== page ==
I asked How long can fox baits be harmful for my dog? about my neighbor's dog dying from eating fox bait.

We had a rescue whippet when we first moved into this apartment complex. She loved to go for walks with our neighbor, a lovely lady, also a whippet owner, who would also have another, third whippet join the dogs on the walks.

At the time our body corporate was inundated with some very nasty threats by one of the apartment owners. Another neighbor's dog (a Staffordshire Bull Terrier) was suspected of being poisoned (baited) as she was very ill, but came through it.

On one walk where I was not present, I was told that the three dogs ran down one of the stairwells, then came running back and that my dog had gone into the garden to relieve herself and maybe sniffed around a bit.

Shortly after, my dog started having a seizure and foaming at the mouth. I was told this lasted for approximately half an hour, as my neighbor rushed her to the vet, but my dog died in the car on the way. I was told she seemed to be in pain and was panting, but at one point calmed down, before resuming the seizure (if that it what it was) and dying.

She had been an abused whippet and my neighbors were convinced it was because of that, maybe she had been hit on the head and a previous brain injury and so had the seizures from this (which can happen with head injuries).

However since then, my neighbors dog died from running into the bush and eating a fox bait. So it has gotten me thinking about my little dog.

What are some of the symptoms of a dog being poisoned/ baited and how long could it take for the symptoms to surface after ingesting a bait?

Here is Coco, our whippet, who died. :(

Coco :(

  • Sorry to hear that I just came on this as my dog just died this morning from what the vet diagnosd as fox poison. This poison is frowned upon as it not only kills foxes but birds and dogs also. It is not yet illegal unfortunately.
    – user2820
    Aug 18, 2014 at 14:16

1 Answer 1


Tl;dr - Yes, it sounds like a possible 1080 fox bait poisoning. Can't be sure though.

The traditional fox bait is called 1080. That poisonous bait is still used in a few countries to kill foxes, rabbits, possums and other mammal pests. The toxin in 1080 is Sodium fluoroacetate. Wikipedia is a bit vague on symptoms in animals, but for humans they say:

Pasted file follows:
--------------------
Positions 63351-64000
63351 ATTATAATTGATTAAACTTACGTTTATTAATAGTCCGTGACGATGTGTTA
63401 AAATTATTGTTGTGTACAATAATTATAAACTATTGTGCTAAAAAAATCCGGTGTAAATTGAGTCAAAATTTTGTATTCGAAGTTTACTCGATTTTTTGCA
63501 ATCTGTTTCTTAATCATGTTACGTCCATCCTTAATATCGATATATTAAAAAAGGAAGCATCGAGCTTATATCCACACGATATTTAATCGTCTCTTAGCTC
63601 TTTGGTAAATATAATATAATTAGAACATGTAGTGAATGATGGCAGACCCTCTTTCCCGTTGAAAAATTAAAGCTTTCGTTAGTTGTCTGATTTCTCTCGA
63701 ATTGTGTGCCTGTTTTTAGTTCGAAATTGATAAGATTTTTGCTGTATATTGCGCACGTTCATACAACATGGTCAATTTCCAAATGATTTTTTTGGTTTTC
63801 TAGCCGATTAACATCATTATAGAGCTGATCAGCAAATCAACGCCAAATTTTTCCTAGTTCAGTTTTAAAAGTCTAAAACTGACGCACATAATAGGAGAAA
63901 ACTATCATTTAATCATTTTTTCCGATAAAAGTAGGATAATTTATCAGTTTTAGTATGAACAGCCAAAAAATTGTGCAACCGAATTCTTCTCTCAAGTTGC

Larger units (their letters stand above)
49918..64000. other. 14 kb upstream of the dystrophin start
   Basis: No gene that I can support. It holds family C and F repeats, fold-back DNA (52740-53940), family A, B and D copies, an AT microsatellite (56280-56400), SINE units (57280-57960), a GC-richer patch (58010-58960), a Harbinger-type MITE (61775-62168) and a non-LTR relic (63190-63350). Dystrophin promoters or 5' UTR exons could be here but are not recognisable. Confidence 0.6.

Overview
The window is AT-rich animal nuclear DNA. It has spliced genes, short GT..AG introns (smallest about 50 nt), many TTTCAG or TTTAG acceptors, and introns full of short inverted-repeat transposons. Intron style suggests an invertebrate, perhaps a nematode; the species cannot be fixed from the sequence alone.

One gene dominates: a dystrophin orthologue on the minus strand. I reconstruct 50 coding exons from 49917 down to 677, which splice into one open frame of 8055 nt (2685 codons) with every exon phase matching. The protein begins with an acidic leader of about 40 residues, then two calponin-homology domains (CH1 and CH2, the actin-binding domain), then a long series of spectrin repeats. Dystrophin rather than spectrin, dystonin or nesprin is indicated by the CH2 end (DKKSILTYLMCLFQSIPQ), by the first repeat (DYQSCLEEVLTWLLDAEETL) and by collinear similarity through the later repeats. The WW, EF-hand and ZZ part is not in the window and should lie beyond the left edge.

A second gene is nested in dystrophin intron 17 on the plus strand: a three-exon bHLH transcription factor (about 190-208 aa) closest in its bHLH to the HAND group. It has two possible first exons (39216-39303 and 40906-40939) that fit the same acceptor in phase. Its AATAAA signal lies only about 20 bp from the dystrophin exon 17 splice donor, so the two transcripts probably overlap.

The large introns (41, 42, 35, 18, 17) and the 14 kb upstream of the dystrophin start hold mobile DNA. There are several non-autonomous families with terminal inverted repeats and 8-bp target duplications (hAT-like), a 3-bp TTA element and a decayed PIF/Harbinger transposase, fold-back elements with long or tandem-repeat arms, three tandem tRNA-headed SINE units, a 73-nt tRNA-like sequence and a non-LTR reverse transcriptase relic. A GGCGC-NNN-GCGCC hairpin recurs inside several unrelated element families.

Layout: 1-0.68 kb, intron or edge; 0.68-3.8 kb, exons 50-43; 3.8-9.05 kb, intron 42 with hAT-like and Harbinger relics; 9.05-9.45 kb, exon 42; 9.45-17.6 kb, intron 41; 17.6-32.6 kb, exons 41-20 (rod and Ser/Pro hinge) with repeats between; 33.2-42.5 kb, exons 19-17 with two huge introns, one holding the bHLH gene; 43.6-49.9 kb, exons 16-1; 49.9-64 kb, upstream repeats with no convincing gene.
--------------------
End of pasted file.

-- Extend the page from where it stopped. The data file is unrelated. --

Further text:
In humans, the symptoms of poisoning normally appear between 30 minutes and three hours after exposure. Initial symptoms typically include nausea, vomiting and abdominal pain; sweating, confusion and agitation follow. In significant poisoning, cardiac abnormalities including tachycardia or bradycardia, hypotension and ECG changes develop. Neurological effects include muscle twitching and seizures...

One might safely assume a dog, especially a small Whippet, would show symptoms of poisoning faster than the 30 mins stated for humans. The listed (human) symptoms look like a good fit to what your neighbour reported about your dog.

Strychnine is another commonly used poison against mammal pests. It affects the animal's muscles so that contracted muscles can no longer relax. That means the muscles responsible of breathing cease to operate and the animal suffocates to death in less than two hours. This sounds like unlikely case with your dog.

One possibility is unintentional pet poisoning by snail/slug baits. These baits are meant to control a population of snails and slugs in a garden. Because the pelletized bait looks a lot like dry food made for dogs it is easily one of the most common causes of unintentional poisoning of dogs. The toxin in these baits is Metaldehyde and a dog may die inside four hours of ingesting these baits, which sounds like too slow to explain what happened to your dog, even though the symptoms of this toxin are somewhat similar to your case.

Then again, the malicious use of poisons against neighbourhood dogs can vary a lot. In fact they don't end with just pesticides but also other harmful matter, like medicine made for humans and even razorblades stuck inside a meatball, have been found in baits. It is quite impossible to say what might have caused the death of your dog, at least without autopsy and toxicology tests. The 1080 is just one of the possible explanations.

It is best to always use a leash when walking dogs in populated areas and only let dogs free (when allowed by local legislation) in unpopulated parks and forests and suchlike places.